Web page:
Trust The Science? American Health Experts Claim There's "No Link" Between Ultra-Processed Foods And Obesity

In a new report, 20 "top dietitians" elected by the Department of Health and Human Services and the US Department of Agriculture found "limited" evidence that ultra-processed foods are linked to obesity.

By Carmen Schober1 min read
Pexels/Polina Tankilevitch

Last week the U.S. Dietary Guidelines Advisory Committee (DGAC) released a “bombshell” report alleging that ultra-processed foods (UPF) cannot be causally linked to obesity and that the studies stating otherwise have been “biased.”

The results of these findings from 20 nutrition experts from across the country who are elected by government officials will inform nutrition labels and public health recommendations for food in the United States starting in 2026 until 2031.

However, after stating that there isn't a link, the report also states that because there isn't a consensus regarding the definition of “ultra-processed,” more research needs to be done before they can offer conclusive guidelines on processed foods.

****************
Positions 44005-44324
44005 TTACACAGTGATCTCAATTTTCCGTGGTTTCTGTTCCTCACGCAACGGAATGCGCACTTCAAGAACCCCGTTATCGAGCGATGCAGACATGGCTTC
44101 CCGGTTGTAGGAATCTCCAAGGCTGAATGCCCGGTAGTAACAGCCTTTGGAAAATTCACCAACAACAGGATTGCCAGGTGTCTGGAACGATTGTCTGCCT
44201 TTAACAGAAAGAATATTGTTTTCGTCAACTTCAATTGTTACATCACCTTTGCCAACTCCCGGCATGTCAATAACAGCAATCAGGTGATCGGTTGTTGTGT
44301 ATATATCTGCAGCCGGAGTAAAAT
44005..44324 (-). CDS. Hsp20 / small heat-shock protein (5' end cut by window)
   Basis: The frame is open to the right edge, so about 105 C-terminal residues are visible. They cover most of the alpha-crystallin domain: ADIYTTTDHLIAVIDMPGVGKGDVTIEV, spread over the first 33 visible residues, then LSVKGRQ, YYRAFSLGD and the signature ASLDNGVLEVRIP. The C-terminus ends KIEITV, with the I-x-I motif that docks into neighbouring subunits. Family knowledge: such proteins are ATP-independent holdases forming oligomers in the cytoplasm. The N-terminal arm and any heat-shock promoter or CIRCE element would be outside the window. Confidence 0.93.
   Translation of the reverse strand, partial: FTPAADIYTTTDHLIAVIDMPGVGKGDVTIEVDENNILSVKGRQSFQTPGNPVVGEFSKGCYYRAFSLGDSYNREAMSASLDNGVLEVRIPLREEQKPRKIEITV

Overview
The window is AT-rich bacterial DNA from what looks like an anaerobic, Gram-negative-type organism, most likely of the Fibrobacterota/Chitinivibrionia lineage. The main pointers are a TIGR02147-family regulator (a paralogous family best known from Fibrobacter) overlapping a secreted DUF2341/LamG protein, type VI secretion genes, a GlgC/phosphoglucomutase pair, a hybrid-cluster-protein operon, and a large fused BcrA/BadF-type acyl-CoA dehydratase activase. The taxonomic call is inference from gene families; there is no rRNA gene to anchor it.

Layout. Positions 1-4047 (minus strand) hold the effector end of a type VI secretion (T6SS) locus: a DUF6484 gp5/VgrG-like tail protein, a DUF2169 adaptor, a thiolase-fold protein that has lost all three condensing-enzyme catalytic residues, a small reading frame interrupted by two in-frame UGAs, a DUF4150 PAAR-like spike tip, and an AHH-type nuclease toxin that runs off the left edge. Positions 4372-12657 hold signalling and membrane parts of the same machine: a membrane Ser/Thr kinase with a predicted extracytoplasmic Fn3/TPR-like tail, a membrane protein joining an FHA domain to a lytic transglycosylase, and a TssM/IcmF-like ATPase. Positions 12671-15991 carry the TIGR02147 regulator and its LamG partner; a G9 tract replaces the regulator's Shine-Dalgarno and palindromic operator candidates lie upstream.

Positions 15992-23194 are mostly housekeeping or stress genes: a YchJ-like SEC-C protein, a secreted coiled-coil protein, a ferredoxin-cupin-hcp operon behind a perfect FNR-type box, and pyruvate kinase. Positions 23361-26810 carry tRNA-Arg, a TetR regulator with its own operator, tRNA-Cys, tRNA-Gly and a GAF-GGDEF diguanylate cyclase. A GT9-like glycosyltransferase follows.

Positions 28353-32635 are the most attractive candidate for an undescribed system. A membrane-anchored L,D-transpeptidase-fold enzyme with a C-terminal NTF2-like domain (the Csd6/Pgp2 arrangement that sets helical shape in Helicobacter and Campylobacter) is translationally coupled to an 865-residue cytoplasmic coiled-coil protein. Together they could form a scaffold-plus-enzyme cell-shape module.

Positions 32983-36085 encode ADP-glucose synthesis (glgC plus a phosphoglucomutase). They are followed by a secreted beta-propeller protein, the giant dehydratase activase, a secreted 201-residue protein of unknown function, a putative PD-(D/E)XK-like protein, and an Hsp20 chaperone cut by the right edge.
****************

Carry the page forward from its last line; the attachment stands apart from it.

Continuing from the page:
For example, soda is currently in the same category of "ultra-processed" as multigrain bread, and the experts say this distorts claims about what is and isn't good for your health because some processed foods can be nutritionally beneficial in the form of fiber, vitamins, or protein.

While it's true that ultra-processed foods can have some nutritional value (although it's usually very minimal), it's also true that non-processed foods are a much better source of nutritional value, and they don't come with added sugars and flavors designed to make them more addictive.

This, combined with the fact that we have mounting evidence linking ultra-processed food to overeating, health problems, and early death, all point to a clear problem with these foods that the DGAC is trying to downplay.

Using this kind of deceptive rhetoric to avoid labeling certain foods as ultra-processed suggests these experts might be more interested in protecting the companies that profit heavily from these highly addictive foods rather than protecting Americans' health.

As of now, only segments of the report have been made available online, but it's already drawing heavy criticism.

Many are pointing out how the report is reminiscent of other “scientific findings” that fly in the face of actual science and defy common sense, such as the convoluted claims surrounding social distancing and the COVID-19 vaccine, or those who insist males have no athletic advantages over females.

The increased politicization of science has many wondering when these "experts" will finally put the truth over their agendas because their misinformation comes with a real cost.

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